Post by: Dr. Ed Ashby on March 27, 2003, 10:00:00 PM
Paradocs ... are there any breweries near where you aree?  If so, most have 'hospitality rooms'.  Great place for 'thunk'n'.   :scared:    :scared:    Thinking of naming it MOABS (Mother Of All Broadhead Studies - any name suggestions for the study out there?) Have had to divide the data bases up into three 9so far) and cross-link 'um, 'cause it got too big to work with!

As for shaft materials, I hope to be able to answer the 'what' part, but the 'why' will just be my speculation of why I THINK the results show what they do!

Title: Re: "The Study" - need YOUR ideas NOW!
Post by: Dr. Ed Ashby on March 27, 2003, 10:02:00 PM
Buckeye ... that is exactly what I intend to do, but it will only come after what broadhead to use is determined.

Title: Re: "The Study" - need YOUR ideas NOW!
Post by: JRW on March 27, 2003, 10:42:00 PM
Please also break down some of the data by brand/model of broadhead. Not all 2, 3, or 4 blades are created equal.

Thanks, in advance.

Title: Re: "The Study" - need YOUR ideas NOW!
Post by: Russ on March 27, 2003, 10:52:00 PM
Dr. Ashby, Thank you for the opportunity to provide input. As already mentioned, carbon arrow penetration as related to total arrow weight and compared to other shaft materials. Carbon arrow penetration as related to added nock weight. Lots of nock weight or weight tubes may, theoretically, take away the alledged carbon benefit of lack of noodling on impact. I assume the critters down under are smaller than Africa's and I'd like to see data on penetration with lighter bows. I hunt, in my old age, with 55-65# bows. What arrow combinations work well in this weight range on deer, caribou, moose and such? How does one compensate for these relatively light bow weights and what is it's importance on thin-skinned North American big game? Lastly, I'm fascinated by your previous findings that penetration is more important than shot placement and would like to see it addressed again in this new study. Thansk again and I look forward to the new study!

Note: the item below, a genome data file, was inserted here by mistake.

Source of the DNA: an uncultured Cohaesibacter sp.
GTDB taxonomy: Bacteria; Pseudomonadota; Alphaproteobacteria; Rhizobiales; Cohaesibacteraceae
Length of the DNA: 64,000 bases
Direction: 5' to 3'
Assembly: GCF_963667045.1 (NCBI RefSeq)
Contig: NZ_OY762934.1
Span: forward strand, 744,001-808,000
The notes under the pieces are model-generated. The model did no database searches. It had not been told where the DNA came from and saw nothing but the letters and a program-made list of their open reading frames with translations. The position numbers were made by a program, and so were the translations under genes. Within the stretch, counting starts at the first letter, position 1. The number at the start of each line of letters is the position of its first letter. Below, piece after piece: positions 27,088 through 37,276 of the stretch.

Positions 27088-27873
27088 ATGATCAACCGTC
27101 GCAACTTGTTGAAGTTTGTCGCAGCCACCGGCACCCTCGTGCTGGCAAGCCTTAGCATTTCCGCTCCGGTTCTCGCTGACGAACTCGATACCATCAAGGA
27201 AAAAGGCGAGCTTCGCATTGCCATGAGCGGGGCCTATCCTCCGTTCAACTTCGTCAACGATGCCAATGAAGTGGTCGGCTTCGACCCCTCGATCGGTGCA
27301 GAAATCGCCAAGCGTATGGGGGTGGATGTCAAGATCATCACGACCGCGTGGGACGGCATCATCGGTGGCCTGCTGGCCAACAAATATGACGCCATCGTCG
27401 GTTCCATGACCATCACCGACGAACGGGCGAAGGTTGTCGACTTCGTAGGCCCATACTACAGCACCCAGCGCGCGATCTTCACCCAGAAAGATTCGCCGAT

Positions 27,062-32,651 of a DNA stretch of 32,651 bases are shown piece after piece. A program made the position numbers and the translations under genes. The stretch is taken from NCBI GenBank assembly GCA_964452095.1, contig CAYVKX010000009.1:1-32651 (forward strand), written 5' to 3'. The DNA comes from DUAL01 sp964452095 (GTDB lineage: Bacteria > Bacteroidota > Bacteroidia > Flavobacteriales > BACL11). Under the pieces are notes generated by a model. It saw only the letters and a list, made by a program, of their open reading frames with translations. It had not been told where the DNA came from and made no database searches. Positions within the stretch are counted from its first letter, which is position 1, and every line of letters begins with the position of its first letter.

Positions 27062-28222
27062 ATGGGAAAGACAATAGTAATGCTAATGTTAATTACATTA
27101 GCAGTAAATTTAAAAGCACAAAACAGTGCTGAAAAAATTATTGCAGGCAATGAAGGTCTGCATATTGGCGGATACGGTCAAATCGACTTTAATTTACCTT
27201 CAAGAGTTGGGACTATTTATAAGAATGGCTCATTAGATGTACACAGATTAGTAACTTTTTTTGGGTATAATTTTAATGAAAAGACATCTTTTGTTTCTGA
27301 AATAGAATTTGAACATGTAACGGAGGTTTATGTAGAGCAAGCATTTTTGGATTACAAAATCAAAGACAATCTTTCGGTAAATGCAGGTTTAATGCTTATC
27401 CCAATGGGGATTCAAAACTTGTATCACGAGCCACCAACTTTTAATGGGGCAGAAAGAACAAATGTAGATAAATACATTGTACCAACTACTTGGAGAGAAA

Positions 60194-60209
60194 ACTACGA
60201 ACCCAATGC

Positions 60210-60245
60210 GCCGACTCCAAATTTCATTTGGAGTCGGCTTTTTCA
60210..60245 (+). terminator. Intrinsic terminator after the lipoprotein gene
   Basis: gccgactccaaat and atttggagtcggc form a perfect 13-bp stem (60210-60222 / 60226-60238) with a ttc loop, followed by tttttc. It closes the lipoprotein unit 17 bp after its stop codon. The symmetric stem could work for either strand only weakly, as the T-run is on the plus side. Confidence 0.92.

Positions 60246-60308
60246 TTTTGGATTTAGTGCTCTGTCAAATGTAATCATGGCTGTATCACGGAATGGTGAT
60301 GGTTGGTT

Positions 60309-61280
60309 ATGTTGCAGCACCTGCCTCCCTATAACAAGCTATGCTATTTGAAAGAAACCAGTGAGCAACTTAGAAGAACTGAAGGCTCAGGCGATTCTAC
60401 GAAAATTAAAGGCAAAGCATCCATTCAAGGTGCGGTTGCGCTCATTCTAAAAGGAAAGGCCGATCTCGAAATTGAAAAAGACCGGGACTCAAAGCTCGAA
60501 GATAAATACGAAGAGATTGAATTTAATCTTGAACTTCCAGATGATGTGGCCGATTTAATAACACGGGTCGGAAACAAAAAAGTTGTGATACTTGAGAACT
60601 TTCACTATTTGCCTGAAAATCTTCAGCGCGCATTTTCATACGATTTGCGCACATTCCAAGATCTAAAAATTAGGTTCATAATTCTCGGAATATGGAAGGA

Title: Re: "The Study" - need YOUR ideas NOW!
Post by: Russ on March 27, 2003, 11:59:00 PM
Forgot to mention front loaded carbons. It seems to be all the craze right now. Does it work?
Title: Re: "The Study" - need YOUR ideas NOW!
Post by: Dr. Ed Ashby on March 28, 2003, 12:09:00 AM
JRW ... consider it done!